German U-Boats Surrender in Northern Ireland
On 14 May 1945 HMS Hesperus, HMCS Theford Mines, and USS Paine escorted 8 German U-boats – under the command ofOberleutnant zur See Klaus Hilgendorf – sailed into Lough Foyle, en route to Londonderry. While such a sight a few months earlier would have sparked warning sirens this day was one of joy. These 8 deadly vessels were officially surrendering to Admiral Sir Max Horton, commander of the Western Approaches.
The Battle of the Atlantic
The Battle of the Atlantic, and the war against the Kriegsmarine, was the longest battle of World War II. Germany attempted – as it had in the Great War – to cut the island nation of Great Britain off from the outside world in a naval blockade. Beginning on 3 September 1939 with the sinking of the liner Athenia off the northwest coast of Ireland, the battle did not end until just hours before the final surrender. On May 7–8. U-320 was sunk by an RAF Catalina becoming the last U-boat to be sunk; while the Norwegian minesweeper NYMS 382 and the freighters Sneland I and Avondale Park were torpedoed in separate incidents, just hours before the German surrender.
The losses were heavy on both sides. In all, more than 100,000 individuals lost their lives in the Battle of the Atlantic. Some 3,500 merchant ships and 175 Allied warships were sunk with the loss of 36,200 sailors and 36,000 merchant seamen killed. 783 U-boats and 47 German surface warships were sunk. The U-boat fleet lost almost 32,000 men killed, with 5,000 captured. Their death toll was a frightening 82% of personnel.
The only thing that really frightened me during the war was the U-boat peril. I was even more anxious about this battle than I had been about the glorious air fight called the ‘Battle of Britain’.Prime Minister Winston Churchill
Although neutral, the Irish Free State or Éire, did not avoid the Battle of the Atlantic. As an island nation it was by default caught up in the war resulting from its close proximity to Great Britain and of course – Northern Ireland.
It entered the war with a very depleted Merchant Navy and with no Navy at all. In total Ireland entered the war with 56 merchant ships on the Irish registry, none were ocean going. In order to supply the island nation, Irish Shipping was established in 1941, and 15 ocean-going dry cargo vessels were purchased or chartered. In a period known as ‘the Emergency’ or the ‘Long Watch’ by the Irish Merchant Navy, no more than 800 were serving in the Irish Merchant fleet at any time. During the period 1939 – 1945, 136 merchantmen were killed onboard 16 ships that were lost. In addition 14 fishermen were killed aboard two fishing trawlers.
No country had ever been more effectively blockaded because of the activities of belligerents and our lack of ships …Taoiseach (Prime Minister) Éamon de Valera, Saint Patrick’s Day address 17 March 1940
By May 1945, the war in Europe was all but over; the Allies had defeated Nazi Germany. Following Hitler’s suicide on 30 April, Grand Admiral Karl Dönitz became Head of State and Supreme Commander of the Armed Forces. With most of Nazi Germany now occupied, Dönitz did not have much in terms of military capable of continuing the war. Only the Kriegsmarine’s U-Boat Arm was capable of continuing operations. By this time there were some 170 operational U-boats, mainly operating from occupied Norway. There were a further 200 boats under construction, in or in training based in German Baltic ports. Dönitz had hoped not to surrender the Kriegsmarine; he hoped to save their honour by scuttling the fleet. Code-named ‘Regenbogen’ only ships that would be needed for fishing, transport and mine clearance after the war should remain intact.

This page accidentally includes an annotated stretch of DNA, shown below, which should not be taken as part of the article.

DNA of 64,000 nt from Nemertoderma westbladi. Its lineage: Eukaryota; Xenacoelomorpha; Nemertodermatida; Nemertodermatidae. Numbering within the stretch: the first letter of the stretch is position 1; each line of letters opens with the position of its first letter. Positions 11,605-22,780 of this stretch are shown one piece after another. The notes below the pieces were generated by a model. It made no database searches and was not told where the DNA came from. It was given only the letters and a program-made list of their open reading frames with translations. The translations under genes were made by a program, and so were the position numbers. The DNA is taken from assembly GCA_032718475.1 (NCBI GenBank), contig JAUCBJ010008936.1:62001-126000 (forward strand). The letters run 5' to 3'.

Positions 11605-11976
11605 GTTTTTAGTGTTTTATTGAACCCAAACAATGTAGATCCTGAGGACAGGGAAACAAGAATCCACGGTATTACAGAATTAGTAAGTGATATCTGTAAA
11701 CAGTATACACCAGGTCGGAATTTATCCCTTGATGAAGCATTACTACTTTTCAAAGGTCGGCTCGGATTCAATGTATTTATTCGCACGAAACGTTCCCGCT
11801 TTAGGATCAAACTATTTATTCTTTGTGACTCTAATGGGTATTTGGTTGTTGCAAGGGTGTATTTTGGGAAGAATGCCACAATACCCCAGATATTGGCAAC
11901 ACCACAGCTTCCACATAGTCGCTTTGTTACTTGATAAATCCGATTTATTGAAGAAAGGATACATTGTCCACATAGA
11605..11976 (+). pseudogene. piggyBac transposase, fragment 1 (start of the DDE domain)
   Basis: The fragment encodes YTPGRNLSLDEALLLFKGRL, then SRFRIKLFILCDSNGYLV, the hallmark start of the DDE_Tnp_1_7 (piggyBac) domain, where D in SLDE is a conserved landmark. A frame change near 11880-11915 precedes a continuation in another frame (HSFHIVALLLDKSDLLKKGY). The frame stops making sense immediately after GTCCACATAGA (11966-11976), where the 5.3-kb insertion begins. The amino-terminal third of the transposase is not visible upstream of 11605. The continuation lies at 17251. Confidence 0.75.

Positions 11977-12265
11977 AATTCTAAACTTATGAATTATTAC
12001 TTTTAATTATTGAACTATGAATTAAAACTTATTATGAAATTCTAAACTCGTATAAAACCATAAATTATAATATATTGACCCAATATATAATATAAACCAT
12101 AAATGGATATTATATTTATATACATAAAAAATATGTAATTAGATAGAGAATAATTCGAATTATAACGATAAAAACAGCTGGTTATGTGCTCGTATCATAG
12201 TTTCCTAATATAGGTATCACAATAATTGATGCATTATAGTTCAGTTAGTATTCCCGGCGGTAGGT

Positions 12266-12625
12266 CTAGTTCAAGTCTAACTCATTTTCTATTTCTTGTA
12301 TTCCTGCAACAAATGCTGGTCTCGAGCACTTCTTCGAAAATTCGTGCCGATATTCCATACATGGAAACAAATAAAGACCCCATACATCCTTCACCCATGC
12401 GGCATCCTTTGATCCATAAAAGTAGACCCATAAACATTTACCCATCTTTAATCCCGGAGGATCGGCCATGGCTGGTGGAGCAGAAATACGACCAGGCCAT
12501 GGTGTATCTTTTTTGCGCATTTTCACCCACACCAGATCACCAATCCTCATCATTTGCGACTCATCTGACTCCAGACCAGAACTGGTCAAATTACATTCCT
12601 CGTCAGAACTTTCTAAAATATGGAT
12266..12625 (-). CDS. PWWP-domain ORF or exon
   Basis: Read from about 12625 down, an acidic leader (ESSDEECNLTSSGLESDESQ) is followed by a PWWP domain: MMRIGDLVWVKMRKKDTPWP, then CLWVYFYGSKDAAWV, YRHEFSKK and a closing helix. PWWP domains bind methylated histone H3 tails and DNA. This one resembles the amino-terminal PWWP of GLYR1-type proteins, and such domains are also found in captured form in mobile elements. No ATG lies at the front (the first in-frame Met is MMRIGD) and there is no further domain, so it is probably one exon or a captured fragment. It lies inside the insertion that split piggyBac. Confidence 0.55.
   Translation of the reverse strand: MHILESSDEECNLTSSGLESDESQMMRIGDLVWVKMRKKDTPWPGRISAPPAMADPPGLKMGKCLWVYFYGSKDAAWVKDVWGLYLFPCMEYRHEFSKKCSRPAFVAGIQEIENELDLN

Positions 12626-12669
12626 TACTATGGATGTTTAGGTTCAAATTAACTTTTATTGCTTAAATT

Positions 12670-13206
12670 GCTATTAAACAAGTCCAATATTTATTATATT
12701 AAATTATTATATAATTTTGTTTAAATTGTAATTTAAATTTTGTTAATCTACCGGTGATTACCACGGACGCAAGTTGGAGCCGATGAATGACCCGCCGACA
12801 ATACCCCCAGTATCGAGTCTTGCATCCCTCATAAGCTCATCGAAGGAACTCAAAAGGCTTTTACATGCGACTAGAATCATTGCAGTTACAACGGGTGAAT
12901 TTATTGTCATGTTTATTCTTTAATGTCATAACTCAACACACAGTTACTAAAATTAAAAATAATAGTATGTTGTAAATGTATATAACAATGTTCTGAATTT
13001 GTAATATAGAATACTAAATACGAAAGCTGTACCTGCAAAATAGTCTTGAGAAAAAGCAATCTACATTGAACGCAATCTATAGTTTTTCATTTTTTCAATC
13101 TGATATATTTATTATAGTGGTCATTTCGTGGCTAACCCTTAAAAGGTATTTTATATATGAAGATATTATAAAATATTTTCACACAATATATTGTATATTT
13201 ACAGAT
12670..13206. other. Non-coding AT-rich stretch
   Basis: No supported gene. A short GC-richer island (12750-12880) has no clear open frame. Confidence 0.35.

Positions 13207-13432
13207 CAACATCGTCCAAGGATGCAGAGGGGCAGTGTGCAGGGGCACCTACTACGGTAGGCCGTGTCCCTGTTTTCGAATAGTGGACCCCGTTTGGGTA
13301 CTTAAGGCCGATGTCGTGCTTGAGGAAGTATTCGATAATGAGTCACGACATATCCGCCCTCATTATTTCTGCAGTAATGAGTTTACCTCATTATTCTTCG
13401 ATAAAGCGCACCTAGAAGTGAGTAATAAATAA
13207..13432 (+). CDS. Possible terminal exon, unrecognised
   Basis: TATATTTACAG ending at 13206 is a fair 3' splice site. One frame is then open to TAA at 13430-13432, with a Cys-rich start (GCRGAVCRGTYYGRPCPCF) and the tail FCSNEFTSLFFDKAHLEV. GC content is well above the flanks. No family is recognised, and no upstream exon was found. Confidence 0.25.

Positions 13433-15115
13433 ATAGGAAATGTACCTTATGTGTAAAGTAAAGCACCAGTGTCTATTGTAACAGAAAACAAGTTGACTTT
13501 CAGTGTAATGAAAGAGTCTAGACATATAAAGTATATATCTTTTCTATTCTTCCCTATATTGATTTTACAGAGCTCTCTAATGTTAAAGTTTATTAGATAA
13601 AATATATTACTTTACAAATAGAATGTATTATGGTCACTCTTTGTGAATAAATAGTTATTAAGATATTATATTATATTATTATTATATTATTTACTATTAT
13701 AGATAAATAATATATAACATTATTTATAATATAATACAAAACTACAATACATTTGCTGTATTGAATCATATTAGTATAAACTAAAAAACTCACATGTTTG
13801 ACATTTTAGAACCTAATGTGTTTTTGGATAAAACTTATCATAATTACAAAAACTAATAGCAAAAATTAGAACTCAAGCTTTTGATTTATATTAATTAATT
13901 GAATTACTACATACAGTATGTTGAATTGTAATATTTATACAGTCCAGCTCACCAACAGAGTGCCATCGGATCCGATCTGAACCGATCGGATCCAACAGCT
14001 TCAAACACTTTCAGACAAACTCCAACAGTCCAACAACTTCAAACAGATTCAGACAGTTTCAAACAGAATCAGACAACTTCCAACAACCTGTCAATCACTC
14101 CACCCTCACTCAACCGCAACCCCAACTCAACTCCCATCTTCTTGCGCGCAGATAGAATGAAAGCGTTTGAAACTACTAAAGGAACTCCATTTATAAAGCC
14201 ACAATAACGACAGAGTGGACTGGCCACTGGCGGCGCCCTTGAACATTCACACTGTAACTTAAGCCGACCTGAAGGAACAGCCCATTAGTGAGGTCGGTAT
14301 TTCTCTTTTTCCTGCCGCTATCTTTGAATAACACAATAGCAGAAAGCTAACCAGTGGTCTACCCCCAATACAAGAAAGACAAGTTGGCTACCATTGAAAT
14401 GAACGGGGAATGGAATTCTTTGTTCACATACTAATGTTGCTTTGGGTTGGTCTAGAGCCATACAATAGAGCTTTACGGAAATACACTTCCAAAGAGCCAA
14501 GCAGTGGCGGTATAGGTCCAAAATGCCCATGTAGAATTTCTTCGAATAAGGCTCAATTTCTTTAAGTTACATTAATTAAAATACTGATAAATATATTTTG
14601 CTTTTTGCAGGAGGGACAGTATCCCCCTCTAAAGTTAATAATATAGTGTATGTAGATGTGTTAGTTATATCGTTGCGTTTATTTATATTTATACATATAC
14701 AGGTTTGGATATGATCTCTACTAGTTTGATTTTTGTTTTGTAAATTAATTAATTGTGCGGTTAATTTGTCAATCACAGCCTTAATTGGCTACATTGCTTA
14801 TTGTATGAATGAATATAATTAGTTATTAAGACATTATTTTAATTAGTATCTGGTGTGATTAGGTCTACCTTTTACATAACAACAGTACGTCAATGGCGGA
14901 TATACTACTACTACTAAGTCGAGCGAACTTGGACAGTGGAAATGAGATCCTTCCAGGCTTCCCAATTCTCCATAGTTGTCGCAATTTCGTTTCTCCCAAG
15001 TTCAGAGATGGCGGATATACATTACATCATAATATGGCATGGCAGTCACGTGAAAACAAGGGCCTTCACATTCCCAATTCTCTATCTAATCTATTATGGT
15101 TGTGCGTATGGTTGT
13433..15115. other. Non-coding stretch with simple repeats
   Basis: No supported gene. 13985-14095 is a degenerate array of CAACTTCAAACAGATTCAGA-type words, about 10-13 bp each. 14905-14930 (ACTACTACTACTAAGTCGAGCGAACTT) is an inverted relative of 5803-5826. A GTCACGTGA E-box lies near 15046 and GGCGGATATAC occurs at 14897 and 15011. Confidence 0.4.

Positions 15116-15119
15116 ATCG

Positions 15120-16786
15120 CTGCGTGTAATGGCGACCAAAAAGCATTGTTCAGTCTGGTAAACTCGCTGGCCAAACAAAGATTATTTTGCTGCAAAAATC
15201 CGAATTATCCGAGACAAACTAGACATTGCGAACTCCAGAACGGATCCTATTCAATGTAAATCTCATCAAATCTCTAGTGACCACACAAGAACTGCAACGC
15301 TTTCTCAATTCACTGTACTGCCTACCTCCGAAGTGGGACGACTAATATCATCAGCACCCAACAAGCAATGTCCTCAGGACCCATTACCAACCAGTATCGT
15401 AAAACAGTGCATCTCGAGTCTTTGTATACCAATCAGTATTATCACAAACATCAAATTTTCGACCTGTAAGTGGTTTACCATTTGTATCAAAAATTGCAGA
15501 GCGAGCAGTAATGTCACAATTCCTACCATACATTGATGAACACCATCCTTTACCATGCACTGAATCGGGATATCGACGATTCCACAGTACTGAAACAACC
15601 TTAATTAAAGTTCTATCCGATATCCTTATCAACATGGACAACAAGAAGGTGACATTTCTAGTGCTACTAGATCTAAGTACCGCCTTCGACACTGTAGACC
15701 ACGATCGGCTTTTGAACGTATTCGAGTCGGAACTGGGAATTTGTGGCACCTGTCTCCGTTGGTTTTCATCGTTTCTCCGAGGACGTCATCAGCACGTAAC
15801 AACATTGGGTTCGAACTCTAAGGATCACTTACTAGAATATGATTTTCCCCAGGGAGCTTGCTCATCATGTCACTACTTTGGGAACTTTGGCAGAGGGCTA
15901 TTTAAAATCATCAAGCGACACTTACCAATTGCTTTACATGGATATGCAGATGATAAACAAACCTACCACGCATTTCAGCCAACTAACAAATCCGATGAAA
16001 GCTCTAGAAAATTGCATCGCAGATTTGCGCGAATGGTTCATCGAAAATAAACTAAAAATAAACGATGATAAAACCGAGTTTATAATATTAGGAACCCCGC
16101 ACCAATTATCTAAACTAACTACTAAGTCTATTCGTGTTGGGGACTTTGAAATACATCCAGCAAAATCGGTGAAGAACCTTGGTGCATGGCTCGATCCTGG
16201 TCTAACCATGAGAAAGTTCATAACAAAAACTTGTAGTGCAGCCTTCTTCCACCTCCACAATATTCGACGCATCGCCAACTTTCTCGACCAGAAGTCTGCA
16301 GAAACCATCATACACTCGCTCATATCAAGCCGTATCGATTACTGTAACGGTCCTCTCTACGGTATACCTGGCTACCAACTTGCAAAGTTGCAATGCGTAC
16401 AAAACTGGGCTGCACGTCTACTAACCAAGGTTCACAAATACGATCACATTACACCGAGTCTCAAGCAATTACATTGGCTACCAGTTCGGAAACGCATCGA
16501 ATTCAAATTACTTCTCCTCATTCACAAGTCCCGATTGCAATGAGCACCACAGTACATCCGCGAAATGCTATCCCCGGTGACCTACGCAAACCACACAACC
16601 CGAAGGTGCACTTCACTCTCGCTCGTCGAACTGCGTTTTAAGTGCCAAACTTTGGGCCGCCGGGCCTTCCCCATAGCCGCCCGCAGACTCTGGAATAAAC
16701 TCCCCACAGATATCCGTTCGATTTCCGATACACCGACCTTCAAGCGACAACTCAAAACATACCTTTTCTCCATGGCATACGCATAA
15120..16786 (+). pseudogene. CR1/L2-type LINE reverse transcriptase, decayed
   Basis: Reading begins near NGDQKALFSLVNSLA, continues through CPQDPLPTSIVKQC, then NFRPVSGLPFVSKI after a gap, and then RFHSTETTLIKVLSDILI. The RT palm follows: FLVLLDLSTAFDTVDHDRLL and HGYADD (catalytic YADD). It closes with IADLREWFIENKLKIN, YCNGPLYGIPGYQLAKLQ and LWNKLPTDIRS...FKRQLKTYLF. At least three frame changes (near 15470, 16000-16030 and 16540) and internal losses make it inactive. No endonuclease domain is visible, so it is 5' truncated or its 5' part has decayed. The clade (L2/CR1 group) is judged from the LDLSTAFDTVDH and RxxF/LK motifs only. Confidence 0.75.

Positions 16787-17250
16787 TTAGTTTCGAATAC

All of this was taking place in the midst of negotiations and the fast paced drive of Allied forces. Admiral Hans-Georg von Friedeburg had succeeded Dönitz as commander-in-chief of the Kriegsmarine. On 4 May – the day Regenbogen was due to be ordered – the German surrender at Lüneburg Heath took place.
Dönitz issued an order to all U-boats to cease combat operations and return to port or surrender to Allied naval vessels.
‘U-boat men! Undefeated and spotless you lay down your arms after a heroic battle without equal. We remember in deep respect our fallen comrades, who have sealed with their death their loyalty to the Führer and Fatherland. Comrades! Preserve your U-boat spirit, with which you have fought courageously, stubbornly and imperturbably through the years for the good of the Fatherland. Long live Germany!’Grand Admiral Karl Dönitz message to all U-boat commanders across the globe.
At 08:45 on 10 May at Loch Eriboll on the far north Sutherland coast, the first German U-boat – a Type Vll/C41 U-1009 – entered a British base to surrender. In command of the U-boat was Oberleutnant Klaus Hilgendorf, a career Kriegsmarine officer; his war, however, was not over just yet as he was placed in command of a small flotilla of U-boats that would surrender in Northern Ireland four days later.
As U-boats began to surrender it was decided to hold an official ceremony; Lisahally on Loch Foyle, Londonderry was chosen. It was fitting for the surrender to take place in Loch Foyle and Londonderry as it had played a pinnacle role in the Battle of the Atlantic. At a peak, 139 Allied ships had their home base at Lisahally or Londonderry; while Royal Air Force and Royal Navy aircraft patrolled the Atlantic from several airfields in the area.
After mooring Oberleutnant Klaus Hilgendorf formally surrendered to Admiral Sir Max Horton – he himself a Great War submarine hunter. Horton was joined by the Prime Minister of Northern Ireland Sir Basil Brook and Colonel Dan Bryan of the Irish Free State’s Director of Military Intelligence G2. The ceremony was watched by hundreds of airmen, soldiers, sailors and locals.